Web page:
I posted earlier on exception handling in BottomFeeder. Later on, Rich chimed in with the uses and abuses of exception handling. Certainly you can go overboard, and many people starting with Smalltalk do - it's veryeasy to just grab all exceptions and swallow them - and then have no frelling idea why things aren't working right.
In fact, that was a problem I had early on in BottomFeeder - the code that grabbed the feeds was swallowing exceptions so far down in the network code layer, that all errors came back to the UI as basically "no response". That was no good - it made it impossible to separate recoverable errors (like, say, a redirect that could be followed to the new location) from the non-recoverable ones (a 404, document not found).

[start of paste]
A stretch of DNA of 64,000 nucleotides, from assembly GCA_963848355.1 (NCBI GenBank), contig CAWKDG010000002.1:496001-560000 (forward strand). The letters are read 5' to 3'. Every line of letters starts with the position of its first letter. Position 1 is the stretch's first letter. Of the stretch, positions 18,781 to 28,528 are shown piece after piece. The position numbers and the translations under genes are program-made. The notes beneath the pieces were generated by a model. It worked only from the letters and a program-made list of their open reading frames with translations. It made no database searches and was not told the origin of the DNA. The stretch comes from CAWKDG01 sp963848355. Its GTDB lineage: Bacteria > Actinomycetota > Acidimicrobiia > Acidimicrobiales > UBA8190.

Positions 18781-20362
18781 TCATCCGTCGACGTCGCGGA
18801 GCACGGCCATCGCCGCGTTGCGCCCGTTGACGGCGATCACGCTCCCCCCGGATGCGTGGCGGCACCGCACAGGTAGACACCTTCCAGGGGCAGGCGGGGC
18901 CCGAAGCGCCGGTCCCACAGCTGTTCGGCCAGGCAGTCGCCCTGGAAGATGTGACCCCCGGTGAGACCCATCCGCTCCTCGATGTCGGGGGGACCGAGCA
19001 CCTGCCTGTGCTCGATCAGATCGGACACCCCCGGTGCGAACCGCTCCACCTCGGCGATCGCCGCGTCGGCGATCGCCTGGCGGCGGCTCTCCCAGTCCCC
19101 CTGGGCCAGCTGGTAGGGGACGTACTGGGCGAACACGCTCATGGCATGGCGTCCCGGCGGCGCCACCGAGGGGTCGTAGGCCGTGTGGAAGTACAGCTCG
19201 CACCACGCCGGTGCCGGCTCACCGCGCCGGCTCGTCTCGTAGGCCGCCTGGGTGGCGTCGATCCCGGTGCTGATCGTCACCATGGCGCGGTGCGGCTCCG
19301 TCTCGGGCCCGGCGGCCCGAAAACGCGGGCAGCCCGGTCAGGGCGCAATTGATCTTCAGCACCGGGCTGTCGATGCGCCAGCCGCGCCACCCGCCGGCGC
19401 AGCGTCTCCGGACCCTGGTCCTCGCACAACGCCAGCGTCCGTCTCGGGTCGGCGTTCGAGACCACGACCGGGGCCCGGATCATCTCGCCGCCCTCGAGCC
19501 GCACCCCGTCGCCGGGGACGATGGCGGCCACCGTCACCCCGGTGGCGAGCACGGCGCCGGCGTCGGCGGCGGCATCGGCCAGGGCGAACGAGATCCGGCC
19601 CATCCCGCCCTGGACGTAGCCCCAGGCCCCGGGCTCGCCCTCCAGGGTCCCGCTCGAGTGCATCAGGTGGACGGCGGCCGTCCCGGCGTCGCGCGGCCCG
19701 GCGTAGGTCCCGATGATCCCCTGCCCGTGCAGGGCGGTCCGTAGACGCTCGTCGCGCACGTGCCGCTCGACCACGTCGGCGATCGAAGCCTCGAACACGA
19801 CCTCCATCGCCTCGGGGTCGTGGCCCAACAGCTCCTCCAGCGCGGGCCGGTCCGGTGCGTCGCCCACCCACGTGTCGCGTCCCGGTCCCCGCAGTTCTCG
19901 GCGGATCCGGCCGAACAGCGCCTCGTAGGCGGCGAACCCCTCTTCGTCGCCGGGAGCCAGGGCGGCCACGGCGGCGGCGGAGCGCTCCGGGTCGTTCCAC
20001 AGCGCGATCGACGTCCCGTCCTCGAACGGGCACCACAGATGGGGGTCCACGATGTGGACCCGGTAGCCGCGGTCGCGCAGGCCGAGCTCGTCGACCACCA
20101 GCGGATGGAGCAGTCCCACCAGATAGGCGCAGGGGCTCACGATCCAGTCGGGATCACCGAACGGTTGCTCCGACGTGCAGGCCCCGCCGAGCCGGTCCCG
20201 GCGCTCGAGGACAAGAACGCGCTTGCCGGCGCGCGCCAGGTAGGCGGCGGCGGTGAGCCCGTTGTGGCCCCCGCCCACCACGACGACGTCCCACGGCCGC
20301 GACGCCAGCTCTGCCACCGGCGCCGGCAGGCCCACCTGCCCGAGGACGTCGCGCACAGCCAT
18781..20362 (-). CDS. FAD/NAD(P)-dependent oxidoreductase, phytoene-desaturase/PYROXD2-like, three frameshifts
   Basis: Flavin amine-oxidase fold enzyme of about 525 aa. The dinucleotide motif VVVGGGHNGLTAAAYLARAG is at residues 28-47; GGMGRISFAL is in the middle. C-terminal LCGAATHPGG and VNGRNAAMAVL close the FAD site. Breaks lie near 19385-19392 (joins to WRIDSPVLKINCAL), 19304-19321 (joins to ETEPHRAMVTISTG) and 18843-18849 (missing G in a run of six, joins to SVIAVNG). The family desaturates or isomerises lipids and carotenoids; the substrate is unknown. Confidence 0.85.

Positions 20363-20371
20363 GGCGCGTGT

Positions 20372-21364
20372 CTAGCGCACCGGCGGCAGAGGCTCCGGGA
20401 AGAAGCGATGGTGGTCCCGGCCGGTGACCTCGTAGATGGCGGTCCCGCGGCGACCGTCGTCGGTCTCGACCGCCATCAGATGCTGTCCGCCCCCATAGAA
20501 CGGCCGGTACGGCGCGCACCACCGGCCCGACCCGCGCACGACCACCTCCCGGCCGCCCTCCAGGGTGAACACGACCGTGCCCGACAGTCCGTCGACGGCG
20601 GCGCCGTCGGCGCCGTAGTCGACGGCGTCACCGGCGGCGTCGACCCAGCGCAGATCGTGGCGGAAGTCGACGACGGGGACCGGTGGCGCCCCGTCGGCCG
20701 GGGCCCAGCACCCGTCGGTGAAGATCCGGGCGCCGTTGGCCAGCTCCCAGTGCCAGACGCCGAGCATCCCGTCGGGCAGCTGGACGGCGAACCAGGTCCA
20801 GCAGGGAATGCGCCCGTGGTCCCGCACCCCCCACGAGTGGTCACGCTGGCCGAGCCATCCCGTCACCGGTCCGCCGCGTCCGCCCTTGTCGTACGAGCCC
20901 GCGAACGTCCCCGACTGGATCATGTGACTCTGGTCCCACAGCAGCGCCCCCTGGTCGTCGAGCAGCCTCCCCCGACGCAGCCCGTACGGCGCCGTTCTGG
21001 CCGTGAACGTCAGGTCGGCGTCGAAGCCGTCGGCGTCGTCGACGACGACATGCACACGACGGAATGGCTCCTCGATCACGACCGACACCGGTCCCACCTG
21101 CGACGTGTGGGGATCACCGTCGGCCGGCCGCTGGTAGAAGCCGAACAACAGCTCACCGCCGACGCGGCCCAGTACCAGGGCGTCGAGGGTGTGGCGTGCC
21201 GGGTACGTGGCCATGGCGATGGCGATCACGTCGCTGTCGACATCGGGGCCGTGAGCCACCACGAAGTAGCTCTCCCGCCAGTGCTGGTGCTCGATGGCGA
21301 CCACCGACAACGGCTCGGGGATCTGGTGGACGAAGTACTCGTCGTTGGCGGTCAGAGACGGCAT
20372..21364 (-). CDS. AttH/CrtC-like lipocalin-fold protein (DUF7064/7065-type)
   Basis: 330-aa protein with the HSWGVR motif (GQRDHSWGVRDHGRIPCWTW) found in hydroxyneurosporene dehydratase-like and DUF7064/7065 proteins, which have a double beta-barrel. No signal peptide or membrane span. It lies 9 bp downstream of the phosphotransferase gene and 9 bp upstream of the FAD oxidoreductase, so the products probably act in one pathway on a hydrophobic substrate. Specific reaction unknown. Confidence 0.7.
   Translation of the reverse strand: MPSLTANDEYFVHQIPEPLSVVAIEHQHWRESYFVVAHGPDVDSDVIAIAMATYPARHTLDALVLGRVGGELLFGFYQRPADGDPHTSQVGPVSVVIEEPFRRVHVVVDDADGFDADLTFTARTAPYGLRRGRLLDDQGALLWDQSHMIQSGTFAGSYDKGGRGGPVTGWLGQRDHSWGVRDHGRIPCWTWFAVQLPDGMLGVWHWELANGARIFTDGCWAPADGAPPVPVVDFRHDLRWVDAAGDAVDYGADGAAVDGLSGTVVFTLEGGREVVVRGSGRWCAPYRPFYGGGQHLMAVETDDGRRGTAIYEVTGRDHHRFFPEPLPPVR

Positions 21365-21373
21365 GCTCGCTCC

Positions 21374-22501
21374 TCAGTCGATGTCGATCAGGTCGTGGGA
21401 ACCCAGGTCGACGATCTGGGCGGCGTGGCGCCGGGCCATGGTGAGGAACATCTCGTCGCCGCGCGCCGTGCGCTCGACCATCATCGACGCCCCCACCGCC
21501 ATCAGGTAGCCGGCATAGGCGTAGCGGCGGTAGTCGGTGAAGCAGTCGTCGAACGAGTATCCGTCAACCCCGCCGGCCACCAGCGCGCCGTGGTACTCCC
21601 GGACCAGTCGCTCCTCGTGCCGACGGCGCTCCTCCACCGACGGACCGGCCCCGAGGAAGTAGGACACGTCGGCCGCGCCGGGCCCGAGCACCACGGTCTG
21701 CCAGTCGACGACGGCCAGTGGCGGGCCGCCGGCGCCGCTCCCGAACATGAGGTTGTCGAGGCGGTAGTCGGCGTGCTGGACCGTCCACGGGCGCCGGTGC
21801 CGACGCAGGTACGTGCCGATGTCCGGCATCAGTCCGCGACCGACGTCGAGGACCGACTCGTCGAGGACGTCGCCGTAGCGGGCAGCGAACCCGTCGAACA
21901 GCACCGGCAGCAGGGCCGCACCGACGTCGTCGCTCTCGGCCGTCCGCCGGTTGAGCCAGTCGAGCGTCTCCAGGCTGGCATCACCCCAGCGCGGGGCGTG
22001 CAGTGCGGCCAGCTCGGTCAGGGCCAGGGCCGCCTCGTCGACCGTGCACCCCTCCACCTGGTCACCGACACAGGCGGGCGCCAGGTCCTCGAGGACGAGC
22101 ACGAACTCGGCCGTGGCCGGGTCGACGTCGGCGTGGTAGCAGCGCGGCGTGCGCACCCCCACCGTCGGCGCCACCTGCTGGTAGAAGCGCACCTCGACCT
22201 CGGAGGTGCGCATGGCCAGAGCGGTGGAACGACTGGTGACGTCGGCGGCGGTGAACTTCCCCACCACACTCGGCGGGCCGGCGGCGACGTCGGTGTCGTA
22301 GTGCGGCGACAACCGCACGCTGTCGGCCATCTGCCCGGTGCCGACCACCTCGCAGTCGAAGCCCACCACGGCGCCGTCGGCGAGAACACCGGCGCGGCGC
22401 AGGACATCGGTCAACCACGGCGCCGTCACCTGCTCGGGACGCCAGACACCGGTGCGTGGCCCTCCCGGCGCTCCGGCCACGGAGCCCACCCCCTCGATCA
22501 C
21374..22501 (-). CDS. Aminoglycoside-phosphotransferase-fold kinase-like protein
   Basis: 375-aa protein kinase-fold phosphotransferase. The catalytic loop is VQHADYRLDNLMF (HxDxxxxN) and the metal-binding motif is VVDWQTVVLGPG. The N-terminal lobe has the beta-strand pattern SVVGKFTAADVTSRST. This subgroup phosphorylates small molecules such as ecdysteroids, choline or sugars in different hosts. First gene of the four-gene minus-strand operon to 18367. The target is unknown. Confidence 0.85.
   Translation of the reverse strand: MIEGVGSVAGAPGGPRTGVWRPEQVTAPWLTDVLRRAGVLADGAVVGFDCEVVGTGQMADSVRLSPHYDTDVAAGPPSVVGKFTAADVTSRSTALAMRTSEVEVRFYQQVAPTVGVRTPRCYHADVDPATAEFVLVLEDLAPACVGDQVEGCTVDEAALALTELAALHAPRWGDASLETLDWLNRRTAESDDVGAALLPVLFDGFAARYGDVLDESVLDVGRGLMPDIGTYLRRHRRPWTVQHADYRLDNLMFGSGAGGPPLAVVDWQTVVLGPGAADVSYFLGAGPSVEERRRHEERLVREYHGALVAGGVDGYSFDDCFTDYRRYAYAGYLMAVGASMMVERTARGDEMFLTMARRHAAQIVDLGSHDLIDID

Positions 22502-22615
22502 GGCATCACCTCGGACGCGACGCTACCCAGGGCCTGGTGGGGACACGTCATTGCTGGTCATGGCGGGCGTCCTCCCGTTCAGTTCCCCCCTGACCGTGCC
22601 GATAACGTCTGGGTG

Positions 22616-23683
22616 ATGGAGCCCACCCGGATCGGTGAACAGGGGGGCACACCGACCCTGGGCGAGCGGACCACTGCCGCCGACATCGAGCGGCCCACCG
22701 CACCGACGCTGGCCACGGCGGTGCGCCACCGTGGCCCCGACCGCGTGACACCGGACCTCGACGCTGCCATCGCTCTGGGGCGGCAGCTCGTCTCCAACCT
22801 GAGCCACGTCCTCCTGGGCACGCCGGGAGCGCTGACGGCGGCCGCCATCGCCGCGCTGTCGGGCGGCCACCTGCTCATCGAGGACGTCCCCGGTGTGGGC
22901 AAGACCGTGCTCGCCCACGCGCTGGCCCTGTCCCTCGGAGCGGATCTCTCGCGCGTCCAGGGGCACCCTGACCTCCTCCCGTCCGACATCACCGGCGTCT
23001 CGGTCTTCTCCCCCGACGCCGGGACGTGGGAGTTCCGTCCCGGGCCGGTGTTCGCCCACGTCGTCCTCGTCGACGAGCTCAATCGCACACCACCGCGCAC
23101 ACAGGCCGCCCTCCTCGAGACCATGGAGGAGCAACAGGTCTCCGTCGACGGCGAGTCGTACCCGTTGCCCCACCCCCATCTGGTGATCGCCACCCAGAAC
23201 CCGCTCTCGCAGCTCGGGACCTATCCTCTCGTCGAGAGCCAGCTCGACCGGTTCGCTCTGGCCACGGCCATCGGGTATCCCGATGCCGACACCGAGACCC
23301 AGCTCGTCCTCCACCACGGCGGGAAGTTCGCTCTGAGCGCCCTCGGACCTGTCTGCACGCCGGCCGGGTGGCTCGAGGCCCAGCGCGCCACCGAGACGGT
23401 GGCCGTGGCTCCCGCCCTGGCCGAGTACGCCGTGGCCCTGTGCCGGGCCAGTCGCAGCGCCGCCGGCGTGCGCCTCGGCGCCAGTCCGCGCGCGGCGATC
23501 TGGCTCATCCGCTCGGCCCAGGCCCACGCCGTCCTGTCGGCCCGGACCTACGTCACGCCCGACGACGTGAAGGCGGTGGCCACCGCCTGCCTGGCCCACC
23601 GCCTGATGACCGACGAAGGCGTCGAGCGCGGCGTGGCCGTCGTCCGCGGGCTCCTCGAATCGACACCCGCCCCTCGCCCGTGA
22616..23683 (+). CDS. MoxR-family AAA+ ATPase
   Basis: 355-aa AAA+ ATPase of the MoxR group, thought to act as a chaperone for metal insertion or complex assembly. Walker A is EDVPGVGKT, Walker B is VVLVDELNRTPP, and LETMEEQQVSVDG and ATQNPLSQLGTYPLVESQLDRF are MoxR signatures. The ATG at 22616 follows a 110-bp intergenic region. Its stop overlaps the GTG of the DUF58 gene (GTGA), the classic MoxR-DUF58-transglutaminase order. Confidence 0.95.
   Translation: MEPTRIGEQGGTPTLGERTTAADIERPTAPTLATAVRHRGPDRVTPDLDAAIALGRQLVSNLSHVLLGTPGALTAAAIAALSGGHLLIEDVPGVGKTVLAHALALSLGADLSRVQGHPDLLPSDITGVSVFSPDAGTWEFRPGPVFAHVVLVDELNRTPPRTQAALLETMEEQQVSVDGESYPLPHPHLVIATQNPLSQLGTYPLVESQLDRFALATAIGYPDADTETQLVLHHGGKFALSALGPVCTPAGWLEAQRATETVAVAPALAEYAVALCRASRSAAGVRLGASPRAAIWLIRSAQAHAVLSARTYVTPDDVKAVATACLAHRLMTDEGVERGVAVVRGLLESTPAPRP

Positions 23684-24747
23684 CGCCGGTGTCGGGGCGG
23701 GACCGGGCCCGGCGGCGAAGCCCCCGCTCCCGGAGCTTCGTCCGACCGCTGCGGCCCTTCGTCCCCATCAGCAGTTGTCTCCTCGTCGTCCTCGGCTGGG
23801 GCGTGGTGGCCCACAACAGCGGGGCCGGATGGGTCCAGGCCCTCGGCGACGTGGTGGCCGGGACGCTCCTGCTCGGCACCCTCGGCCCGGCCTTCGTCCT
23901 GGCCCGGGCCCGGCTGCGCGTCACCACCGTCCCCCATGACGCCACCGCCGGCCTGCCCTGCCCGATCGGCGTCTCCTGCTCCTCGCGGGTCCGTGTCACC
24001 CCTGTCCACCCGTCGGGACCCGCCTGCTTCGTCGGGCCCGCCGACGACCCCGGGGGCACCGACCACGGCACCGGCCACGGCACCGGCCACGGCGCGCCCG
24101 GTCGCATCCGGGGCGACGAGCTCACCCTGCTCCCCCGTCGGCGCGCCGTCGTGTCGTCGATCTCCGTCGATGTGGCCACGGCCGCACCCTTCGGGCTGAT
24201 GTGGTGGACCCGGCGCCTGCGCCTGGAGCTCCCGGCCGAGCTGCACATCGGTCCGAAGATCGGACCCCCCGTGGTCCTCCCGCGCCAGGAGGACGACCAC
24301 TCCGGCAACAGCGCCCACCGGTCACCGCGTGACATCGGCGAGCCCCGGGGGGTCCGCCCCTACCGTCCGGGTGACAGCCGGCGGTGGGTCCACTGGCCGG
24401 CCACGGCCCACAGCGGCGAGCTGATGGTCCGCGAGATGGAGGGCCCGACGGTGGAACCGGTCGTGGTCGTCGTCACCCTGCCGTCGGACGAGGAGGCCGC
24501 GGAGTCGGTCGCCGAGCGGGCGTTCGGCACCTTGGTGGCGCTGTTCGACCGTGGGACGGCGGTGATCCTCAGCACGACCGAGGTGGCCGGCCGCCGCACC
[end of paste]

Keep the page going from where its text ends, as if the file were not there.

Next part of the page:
What I ended up doing over time was moving the right handlers to the right place - things like a redirect are now silently - and properly - handled, while an inability to read a site that we can normally read is simply ignored. One of the lessons I learned early on in Bf was that there are scads of network errors for which the appropriate client response is to mostly treat it as no update at this time - on the assumption that it would likely work fine next time. For instance, say you left the application running overnight, and storms knocked out your network service (but not your power). Every http query will result in an error until the network comes back up - but these are all transient